Gu Chujun, a former appliance tycoon who was jailed on what he calls falsified charges, is having his case reviewed in southern China on Wednesday, in a quest for exoneration that marks another test of the legal treatment of private entrepreneurs in the communist nation.
The case of the 59-year-old engineer-turned-entrepreneur, who made his fortune by making white goods as well as a series of aggressive mergers and acquisitions, is the second high-profile appeal case involving a private businessman that the Supreme People’s Court vowed to revisit in December, as the Communist Party strives to allay private sector concerns over its increasingly heavy hand.
Last month, Zhang Wenzhong, the former chairman of one of China’s biggest retail chains, Wumart Stores, was exonerated of charges of bribery and fraud that had landed him in jail.
Gu, the former chairman of Guangdong Kelon Electrical Holding – then one of China’s biggest makers of white goods and appliances – was once riding high in the private sector, held up by Chinese media as a role model for entrepreneurs, and a turnaround specialist.
That all came to a halt when the financier was sentenced to 10 years in jail in 2005 on charges of falsifying financial reports, violating disclosure rules and illegal diversion of funds.
The investigation of Gu started after he was accused by the well-known finance analyst Lang Hsien Ping of embezzlement of state assets when taking over the loss-making state-owned fridge maker Kelon.
But Gu said the charges against him were trumped up by corrupt officials who were wary of his fortune.
Gu’s case comes after a number of private tycoons have been rounded up as part of a broader crackdown on corruption, which has sent a chill through the business community.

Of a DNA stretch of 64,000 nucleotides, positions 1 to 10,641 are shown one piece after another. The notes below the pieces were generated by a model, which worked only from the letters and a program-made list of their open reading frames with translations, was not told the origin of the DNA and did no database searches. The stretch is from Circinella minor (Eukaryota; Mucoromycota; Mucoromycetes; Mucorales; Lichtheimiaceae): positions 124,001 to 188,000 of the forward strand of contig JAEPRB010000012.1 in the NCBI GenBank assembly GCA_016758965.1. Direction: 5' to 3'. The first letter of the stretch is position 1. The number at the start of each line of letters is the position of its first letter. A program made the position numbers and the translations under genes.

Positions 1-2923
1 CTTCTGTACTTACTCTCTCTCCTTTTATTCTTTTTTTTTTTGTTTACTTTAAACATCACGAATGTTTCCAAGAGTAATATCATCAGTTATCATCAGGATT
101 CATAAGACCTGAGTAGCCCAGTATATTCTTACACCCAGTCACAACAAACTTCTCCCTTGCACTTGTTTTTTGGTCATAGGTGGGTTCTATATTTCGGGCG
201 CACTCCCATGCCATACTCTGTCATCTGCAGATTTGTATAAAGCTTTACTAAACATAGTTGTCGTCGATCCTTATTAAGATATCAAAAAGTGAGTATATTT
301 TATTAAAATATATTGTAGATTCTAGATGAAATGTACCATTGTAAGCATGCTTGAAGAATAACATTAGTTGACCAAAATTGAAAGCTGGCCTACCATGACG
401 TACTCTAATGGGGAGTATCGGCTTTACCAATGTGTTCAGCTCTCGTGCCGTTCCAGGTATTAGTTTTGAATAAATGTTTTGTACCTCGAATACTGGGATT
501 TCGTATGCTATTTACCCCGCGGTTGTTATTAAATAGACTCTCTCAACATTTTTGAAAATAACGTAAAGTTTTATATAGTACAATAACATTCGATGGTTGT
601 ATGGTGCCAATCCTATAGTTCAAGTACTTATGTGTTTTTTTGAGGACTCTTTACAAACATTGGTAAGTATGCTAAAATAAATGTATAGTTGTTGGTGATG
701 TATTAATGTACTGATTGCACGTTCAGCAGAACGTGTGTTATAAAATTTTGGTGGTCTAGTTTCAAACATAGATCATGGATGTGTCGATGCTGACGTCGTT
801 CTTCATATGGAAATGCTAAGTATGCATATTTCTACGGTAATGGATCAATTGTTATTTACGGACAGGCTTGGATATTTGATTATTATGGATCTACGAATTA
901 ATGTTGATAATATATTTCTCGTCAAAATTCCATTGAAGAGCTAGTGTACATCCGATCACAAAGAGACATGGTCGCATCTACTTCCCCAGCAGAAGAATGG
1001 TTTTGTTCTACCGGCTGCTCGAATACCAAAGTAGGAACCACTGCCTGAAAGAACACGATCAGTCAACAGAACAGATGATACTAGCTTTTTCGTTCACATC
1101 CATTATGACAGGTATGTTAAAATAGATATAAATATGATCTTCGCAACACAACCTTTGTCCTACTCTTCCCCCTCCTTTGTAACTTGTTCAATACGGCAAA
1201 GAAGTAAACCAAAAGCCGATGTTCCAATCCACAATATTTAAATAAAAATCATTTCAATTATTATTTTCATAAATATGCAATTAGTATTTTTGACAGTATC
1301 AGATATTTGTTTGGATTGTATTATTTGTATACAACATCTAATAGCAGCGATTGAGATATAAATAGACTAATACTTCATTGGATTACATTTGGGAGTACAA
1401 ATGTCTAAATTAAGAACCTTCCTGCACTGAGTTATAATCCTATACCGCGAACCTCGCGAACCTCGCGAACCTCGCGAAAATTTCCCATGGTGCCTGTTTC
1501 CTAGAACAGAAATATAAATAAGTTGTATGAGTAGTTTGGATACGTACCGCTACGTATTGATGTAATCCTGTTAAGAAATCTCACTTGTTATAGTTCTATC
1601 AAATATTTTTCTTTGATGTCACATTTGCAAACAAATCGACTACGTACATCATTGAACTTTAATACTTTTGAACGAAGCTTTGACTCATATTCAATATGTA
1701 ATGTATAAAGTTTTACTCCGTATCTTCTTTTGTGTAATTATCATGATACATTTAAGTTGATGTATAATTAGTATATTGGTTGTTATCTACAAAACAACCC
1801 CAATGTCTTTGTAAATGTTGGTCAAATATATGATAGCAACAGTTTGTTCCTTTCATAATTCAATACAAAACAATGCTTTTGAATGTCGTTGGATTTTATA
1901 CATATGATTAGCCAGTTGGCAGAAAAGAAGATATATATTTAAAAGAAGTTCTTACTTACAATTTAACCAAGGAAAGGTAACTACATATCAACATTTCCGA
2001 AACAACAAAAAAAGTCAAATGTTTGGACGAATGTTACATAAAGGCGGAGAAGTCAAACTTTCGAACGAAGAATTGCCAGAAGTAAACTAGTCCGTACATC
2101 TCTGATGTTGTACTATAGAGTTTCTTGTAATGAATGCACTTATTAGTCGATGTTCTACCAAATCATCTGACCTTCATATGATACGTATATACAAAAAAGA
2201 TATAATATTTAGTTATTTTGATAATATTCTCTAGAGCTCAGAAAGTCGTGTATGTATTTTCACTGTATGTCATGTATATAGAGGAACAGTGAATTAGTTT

Wu Xiaohui, the former chairman of troubled Chinese insurance giant Anbang, was sentenced last month to 18 years’ jail for fraud and embezzlement to the tune of around US$12 billion.
Xiao Jianhua, who has vanished from public view after being escorted in a wheelchair from a Hong Kong hotel and across the border to assist a corruption investigation on the mainland, is still awaiting trial, as the Tomorrow Group he founded struggles to dispose of assets.
Gu has been on a one-man crusade since his early release in 2012 to correct the record, seek a judicial review of his case and ask for 48.9 billion yuan (US$7.6 billion) in financial compensation.
“It will become crystal-clear that the investigation into my company was based entirely on illegal procedures initiated by officials with the evil intention to snatch my assets,” he told the South China Morning Post in January.
At the start of Wednesday’s hearing in Shenzhen, the court scrutinised old evidence that led to Gu’s conviction and examined new evidence presented to dispute the charges.
The case is being heard at the Supreme People’s Court’s First Circuit Court, located inside a seven-story building in downtown Shenzhen.
Only six media organisations were allowed to cover the trial, including state broadcaster CCTV, Xinhua News Agency, and a newspaper run by the Communist Party’s legal and political bureau. Uniformed guards barred other journalists from entering the courthouse compound and banned photography.
The court posted updates of the proceedings via its official Weibo account.
The hearing was still under way on Wednesday evening and the court had not indicated how long the proceedings could take.